To make donations that will 100% go towards metastatic breast cancer research, please make your check out to UC Regents. Write "Rugo Breast Cancer Research in honor of ____________" on the memo line. Mail checks to:

UCSF
Attn: Hope Rugo, MD
1600 Divisidero St Box 1710
San Francisco, CA 94115


In spite of regular mammograms and regular ultrasounds, in February 2012, Vickie Young Wen was diagnosed with Stage IIIb breast cancer a few weeks before her 49th birthday.   She underwent eight rounds of neoadjuvant chemotherapy, followed by a lumpectomy and radiation.  In the midst of her radiation treatments, she experienced severe pain in her neck.  Six weeks after completing radiation, an MRI was ordered with the results revealing a broken vertebra in her neck due to tumor load and the presence of cancer in every vertebrae but two, and in one rib and in both sides of her hips.  Her diagnosis was revised to Stage IV metastatic breast cancer.  She started hormonal treatments, but the cancer spread further to all vertebrae, plus an additional lesion in her left hip socket.  There are also lesions in several ribs and in her sternum.


In November 2013, Vickie started a clinical trial that tested a trial drug in combination with Faslodex, another hormone treatment.  In May 2014, the cancer spread to her liver with multiple/numerous lesions.  She was then switched to an oral chemotherapy, Xeloda.   The oral chemotherapy has caused the liver metastases to disappear and has brought about significant healing in her bones.


In June 2015, the cancer in her bones woke up and became more active.  Two more tumors were found in the pelvic bone and the lesion in her left hip socket became more active.  She switched treatments to the newly approved Ibrance in combination with Letrozole. That treatment failed after four months.  One cycle of Aromasin/Afinitor landed Vickie in the emergency room (the first time she's had to go to the ER since 8th grade!) with respiratory problems.  The A/A combo was stopped and one cycle of Doxil was tried, with poor results.  Cancer exploded into her liver (over 30 tumors) and a new chemotherapy regime, Abraxane was started.  One cycle has brought the pain Vickie was in down to a minimum level and she is feeling much better.  She still has to have blood transfusions once a month as her bone marrow tries to recover from both cancer and treatment effects.  In February 2016, Vickie feels as close to normal as she has felt for quite some time.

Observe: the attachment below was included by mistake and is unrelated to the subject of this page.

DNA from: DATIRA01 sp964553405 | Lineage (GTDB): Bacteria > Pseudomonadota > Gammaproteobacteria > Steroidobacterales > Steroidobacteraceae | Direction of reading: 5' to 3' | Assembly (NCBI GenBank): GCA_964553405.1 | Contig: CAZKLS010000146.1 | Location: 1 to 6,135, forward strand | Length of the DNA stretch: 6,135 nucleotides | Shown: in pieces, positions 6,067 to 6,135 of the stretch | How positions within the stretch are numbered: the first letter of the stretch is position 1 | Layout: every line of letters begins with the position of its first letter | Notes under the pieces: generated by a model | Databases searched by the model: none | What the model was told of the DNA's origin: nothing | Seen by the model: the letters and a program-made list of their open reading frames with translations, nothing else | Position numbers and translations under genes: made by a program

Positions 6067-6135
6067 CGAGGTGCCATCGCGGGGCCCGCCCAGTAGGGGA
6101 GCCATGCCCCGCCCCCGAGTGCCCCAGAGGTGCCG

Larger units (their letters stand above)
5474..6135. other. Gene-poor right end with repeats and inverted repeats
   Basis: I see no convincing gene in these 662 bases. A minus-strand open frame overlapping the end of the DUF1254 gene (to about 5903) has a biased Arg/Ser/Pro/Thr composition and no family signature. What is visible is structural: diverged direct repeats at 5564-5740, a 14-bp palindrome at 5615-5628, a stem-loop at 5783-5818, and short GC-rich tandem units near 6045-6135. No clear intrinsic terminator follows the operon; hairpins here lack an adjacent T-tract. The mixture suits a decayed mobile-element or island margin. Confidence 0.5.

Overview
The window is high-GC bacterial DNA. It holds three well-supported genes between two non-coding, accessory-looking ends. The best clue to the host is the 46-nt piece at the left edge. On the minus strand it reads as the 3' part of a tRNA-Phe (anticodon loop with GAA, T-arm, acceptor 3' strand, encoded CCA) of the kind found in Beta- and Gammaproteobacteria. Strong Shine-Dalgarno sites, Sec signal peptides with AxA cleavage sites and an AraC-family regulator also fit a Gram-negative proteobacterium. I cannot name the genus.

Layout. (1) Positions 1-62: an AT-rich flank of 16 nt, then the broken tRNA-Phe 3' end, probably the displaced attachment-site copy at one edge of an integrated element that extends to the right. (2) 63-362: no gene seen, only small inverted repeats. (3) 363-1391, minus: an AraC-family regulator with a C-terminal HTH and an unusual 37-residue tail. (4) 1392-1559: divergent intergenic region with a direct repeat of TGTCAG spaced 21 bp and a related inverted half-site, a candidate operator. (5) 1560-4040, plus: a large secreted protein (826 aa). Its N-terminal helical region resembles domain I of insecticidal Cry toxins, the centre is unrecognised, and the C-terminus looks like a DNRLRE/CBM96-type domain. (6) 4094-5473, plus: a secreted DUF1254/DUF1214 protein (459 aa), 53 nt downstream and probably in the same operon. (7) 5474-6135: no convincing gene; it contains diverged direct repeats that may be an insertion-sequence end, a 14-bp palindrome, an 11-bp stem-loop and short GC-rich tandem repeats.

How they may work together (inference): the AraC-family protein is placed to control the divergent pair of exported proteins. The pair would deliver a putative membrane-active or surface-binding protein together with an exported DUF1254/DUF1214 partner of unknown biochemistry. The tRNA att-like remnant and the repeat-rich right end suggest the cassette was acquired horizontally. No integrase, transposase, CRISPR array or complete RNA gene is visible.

Vickie is a firm believer in science based treatment.  She is appalled at the lack of funding that actually goes into pure research to treat/cure metastatic breast cancer.  This website is designed to educate people for the need of research funds, with the recommendation that donations be made directly to the oncology team treating her.  The life they save may be hers, as well as many others who will benefit from research.